Call to the post: Limited number of horse racing fans to return to Belmont Park next week

tiz the law the belmont stakes 6
Tiz the Law won the 2020 Belmont Stakes at a virtually empty Belmont Park, as fans were kept away amid the COVID-19 pandemic.
NYRA/Joe Labozzetta

When the gates open on the spring/summer horse racing meet at Belmont Park next week, fans will finally be able to see the thoroughbreds run in person for the first time in more than a year.

Governor Andrew Cuomo announced late Thursday that horse racing venues will be able to allow fans into their facilities at 20% capacity beginning on April 22 — the same day that the spring/summer meet opens at Belmont Park, the massive 1 1/2-mile race track sitting on the Queens/Nassau border.

Much like the reopening of sports arenas, including Citi Field and Yankee Stadium for their home openers early this month, fans heading to the races will need to practice proper safety protocols.

All attendees will need to provide proof that they’re fully vaccinated, or had a recent negative COVID-19 test. They’ll also be required to wear face coverings, practice social distancing and pass a basic health screening.

At the moment, it’s not clear exactly how many fans will be allowed to return to Belmont Park on opening day. Dave O’Rourke, president and CEO of the New York Racing Association (NYRA), said the gaming outfit would “announce ticketing options for fans once we further review the guidelines and protocols set forth for thoroughbred tracks in New York state.”

“NYRA has dearly missed the passion and excitement that fans bring to the sport of thoroughbred racing,” O’Rourke said in an April 14 statement. “Today’s announcement by the governor is one more indication that we are collectively moving toward a return to normalcy.”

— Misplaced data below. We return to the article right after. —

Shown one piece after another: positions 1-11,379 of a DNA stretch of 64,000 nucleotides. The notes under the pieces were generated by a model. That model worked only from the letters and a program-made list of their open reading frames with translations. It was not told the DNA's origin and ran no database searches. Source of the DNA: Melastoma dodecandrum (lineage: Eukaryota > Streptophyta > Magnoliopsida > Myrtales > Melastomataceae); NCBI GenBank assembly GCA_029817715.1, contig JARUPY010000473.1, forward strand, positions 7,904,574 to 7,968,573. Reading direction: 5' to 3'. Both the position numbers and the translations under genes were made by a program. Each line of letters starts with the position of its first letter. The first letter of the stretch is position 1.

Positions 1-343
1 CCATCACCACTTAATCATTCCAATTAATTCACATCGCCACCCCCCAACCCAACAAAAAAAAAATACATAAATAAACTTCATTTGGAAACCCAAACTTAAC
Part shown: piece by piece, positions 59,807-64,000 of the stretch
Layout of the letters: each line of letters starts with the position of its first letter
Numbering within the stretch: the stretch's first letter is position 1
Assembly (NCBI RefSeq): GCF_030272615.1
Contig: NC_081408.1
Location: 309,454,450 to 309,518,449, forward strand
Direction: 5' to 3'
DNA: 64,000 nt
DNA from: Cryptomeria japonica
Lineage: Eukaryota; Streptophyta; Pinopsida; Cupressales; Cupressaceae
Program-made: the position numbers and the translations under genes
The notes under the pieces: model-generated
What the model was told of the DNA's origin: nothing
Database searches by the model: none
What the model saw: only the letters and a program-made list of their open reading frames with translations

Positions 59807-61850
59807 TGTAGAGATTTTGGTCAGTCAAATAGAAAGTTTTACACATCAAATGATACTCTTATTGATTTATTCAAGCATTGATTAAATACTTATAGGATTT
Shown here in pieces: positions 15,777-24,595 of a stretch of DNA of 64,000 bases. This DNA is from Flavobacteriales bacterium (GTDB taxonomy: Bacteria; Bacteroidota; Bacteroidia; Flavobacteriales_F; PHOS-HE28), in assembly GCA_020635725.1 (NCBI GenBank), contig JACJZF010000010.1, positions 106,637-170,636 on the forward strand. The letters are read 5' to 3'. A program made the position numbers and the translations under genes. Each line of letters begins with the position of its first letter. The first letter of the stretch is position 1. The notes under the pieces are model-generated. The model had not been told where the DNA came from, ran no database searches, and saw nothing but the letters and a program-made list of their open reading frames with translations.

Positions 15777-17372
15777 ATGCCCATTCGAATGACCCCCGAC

NYRA operates Belmont Park as well as upstate Saratoga Race Course and Aqueduct Racetrack in Queens, which is wrapping up its spring meet this weekend. Fans were last allowed to set foot in a NYRA track in early March 2020, during Aqueduct’s winter meet, just as the COVID-19 pandemic hit New York.

All racing operations were suspended until early June, when Belmont Park was permitted to run an abbreviated racing meet without fans. The fan ban continued through the Saratoga summer meet, Belmont’s fall campaign and back to Aqueduct — though a limited number of horse owners and connections were allowed to attend later in the year.

Belmont Park’s marquee race — the Belmont Stakes, traditionally the third leg of racing’s Triple Crown — was run without live spectators on June 20, two weeks later than its original schedule, and shortened from its classic 1 1/2 miles distance to 1 1/8 miles because of racing interruptions across the country.

Last year’s Belmont also wound up being the first leg of the Triple Crown — as the Kentucky Derby and Preakness Stakes were postponed last year to September and October, respectively. But the Triple Crown races are back to their traditional May-June schedule, and this year’s 1 1/2-mile Belmont Stakes is scheduled to run on June 5.

For recent runnings of the Belmont Stakes, the track has been able to accommodate upwards of 100,000 people during years in which a Triple Crown sweep is on the line; the 2004 running had a reported attendance of 120,000. In 2014, NYRA imposed an attendance cap on Belmont Stakes Day of 90,000.

Using the cap as a guide, it’s conceivable that Belmont Park could welcome up to 18,000 spectators on Belmont Stakes Day, under the 20% capacity limit.

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